The war, however, changed everything. And that included Spanish in the Philippines. With the destruction of the city came too the destruction of urbanidad. Spanish was one of the first things that starving Filipinos forgot. They had to learn to speak English to beg help from the Americans and to plea for mercy from the crazy Japanese. Spanish, which used to be a language of literacy and culture, was ignored and forgotten. Plus the fact that many Spanish-speaking families were totally wiped out from the face of the earth due to the indiscriminate bombings and cold murders committed during the war.

Right after the war, what remained of the small Spanish speaking community was divided. Some left for Spain, some went back to their home provinces and the rest who decided to stay in what is now known as Metro Manila moved out of the rubble of Manila City and spread to areas such as New Manila, Kamuning, Greenhills, Cubao, Tomas Morato and Makati.

However, Spanish didn’t simply disappear. Even during the 1950s until the 60s, Spanish was still a respected language in the realm of education, politics, Church and culture. It remained a required course for college, and was retained in some high schools like the Ateneo de Manila. It was still also spoken widely in the homes of the country’s affluent and old-rich middle class citizens and provinces such as Pangasinan, Batangas, Pampanga, Bicol, Negros, Cebu and Iloilo continued to produce their share of Spanish-speaking Filipinos.

The language however was met by a terrible blow when in 1973, it was removed as an official language. From then on, the language had deteriorated rapidly. It has also been struck out from college curricula (yes, a good number of Filipinos born in the 60s,70s and 80s still had access to the Spanish language through a required 24-units compulsory course).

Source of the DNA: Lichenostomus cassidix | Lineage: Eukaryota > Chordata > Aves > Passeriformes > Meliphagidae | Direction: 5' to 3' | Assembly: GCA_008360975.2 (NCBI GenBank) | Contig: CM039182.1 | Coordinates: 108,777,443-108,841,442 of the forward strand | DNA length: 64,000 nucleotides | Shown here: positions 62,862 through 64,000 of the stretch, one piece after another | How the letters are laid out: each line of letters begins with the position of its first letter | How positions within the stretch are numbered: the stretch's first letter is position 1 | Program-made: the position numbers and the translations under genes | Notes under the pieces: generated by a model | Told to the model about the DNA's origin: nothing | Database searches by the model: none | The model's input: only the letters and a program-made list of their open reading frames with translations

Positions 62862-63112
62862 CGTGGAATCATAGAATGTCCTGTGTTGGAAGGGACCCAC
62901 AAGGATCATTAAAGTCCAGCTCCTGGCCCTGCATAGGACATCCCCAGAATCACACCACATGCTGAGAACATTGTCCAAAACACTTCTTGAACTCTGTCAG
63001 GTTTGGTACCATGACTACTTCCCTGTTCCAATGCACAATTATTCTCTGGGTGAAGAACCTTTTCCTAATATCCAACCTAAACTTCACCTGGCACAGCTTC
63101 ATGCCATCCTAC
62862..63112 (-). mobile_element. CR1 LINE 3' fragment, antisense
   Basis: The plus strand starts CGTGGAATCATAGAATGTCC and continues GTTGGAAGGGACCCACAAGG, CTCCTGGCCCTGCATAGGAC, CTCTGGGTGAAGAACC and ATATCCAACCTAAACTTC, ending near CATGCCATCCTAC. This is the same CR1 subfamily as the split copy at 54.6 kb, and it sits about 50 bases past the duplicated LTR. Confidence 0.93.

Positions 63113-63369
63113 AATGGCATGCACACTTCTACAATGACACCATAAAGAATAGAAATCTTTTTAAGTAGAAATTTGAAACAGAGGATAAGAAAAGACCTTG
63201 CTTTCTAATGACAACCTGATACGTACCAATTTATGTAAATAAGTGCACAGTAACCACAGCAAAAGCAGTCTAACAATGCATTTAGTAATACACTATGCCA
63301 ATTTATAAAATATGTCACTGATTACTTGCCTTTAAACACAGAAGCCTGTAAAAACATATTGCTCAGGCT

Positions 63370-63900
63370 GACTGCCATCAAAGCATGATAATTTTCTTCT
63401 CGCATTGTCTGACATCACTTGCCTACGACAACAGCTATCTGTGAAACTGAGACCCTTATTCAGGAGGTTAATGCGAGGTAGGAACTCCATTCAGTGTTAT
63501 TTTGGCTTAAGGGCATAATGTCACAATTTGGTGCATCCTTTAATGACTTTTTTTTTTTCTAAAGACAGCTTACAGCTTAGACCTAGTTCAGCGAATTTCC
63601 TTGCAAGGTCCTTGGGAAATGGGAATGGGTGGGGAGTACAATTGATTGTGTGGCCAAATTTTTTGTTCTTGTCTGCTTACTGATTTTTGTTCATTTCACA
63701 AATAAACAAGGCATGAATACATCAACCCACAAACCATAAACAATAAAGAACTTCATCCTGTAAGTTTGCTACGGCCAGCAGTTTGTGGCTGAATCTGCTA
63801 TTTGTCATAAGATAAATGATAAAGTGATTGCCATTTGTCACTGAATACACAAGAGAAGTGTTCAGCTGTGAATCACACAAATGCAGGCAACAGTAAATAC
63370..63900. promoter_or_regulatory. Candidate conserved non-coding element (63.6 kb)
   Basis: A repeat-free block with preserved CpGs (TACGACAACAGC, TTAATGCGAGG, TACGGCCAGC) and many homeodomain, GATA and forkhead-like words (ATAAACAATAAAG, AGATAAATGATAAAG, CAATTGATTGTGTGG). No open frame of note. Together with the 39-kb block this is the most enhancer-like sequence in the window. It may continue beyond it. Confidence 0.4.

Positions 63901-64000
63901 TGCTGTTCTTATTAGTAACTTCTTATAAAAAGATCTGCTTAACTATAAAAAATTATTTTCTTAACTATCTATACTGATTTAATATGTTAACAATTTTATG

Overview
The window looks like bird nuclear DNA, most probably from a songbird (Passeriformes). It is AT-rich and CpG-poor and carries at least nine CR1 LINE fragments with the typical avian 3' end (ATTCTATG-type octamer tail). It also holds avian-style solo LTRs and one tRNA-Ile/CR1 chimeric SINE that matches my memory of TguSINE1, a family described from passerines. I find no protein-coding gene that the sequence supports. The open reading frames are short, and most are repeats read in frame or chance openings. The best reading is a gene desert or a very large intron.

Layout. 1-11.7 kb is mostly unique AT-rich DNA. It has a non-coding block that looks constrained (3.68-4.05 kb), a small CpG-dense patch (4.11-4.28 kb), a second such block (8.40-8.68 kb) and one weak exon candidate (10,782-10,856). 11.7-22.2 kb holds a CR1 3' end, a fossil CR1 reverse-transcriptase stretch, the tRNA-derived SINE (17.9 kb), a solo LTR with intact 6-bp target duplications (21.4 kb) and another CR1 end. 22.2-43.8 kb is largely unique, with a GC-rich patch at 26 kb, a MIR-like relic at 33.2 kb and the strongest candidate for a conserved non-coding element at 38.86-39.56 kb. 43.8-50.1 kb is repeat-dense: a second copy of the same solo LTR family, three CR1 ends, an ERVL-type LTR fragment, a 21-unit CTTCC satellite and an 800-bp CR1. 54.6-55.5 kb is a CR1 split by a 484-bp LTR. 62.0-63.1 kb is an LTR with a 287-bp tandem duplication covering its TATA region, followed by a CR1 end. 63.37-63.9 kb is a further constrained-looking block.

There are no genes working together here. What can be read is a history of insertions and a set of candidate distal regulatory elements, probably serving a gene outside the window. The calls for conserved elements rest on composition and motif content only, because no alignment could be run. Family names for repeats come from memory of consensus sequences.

Today though, with the active and vigorous campaigns of Instituto Cervantes de Manila, as well as the influx of Filipinos to Spain either as students who could now easily gain scholarships due to the Internet or as overseas workers, the Spanish language is seen and hoped to make a glorious comeback not only into the schools of this country, but more importantly, back into the homes of Filipinos.

In any case, a complete ignorance of this language will lead to a great crisis in national identity. It is a language that should remind us of our history and a language that will bridge us to our noble and golden past as a country so advanced in Asia that it served as a beacon in this part of the world.


About hechoayer

Things made yesterday still influence us until today. Things made today will influence us tomorrow. Things of the essence such as faith, culture, food, music and values should never disappear nor eroded by the times. Instead, these must be recorded, lived and shared. Something made yesterday - hecho ayer - can be tomorrow's saving grace. Never ignore the past.
This entry was posted in HISTORICA, LA VIDA FILIPINA. Bookmark the permalink.

1 Response to The Spanish Language in the Philippines

  1. remedios tayam says:

    English do not suffer from crisis in national identity for not being able to speak or read Latin. Romans ruled them for more than 400 years (longer than the Spanish regime in the Philippines), Neither do the Spaniards suffer from crisis in national identity because they do not speak Arabic. They were under Moorish rule for 700 years, much longer than the Spanish regime in the Philippines.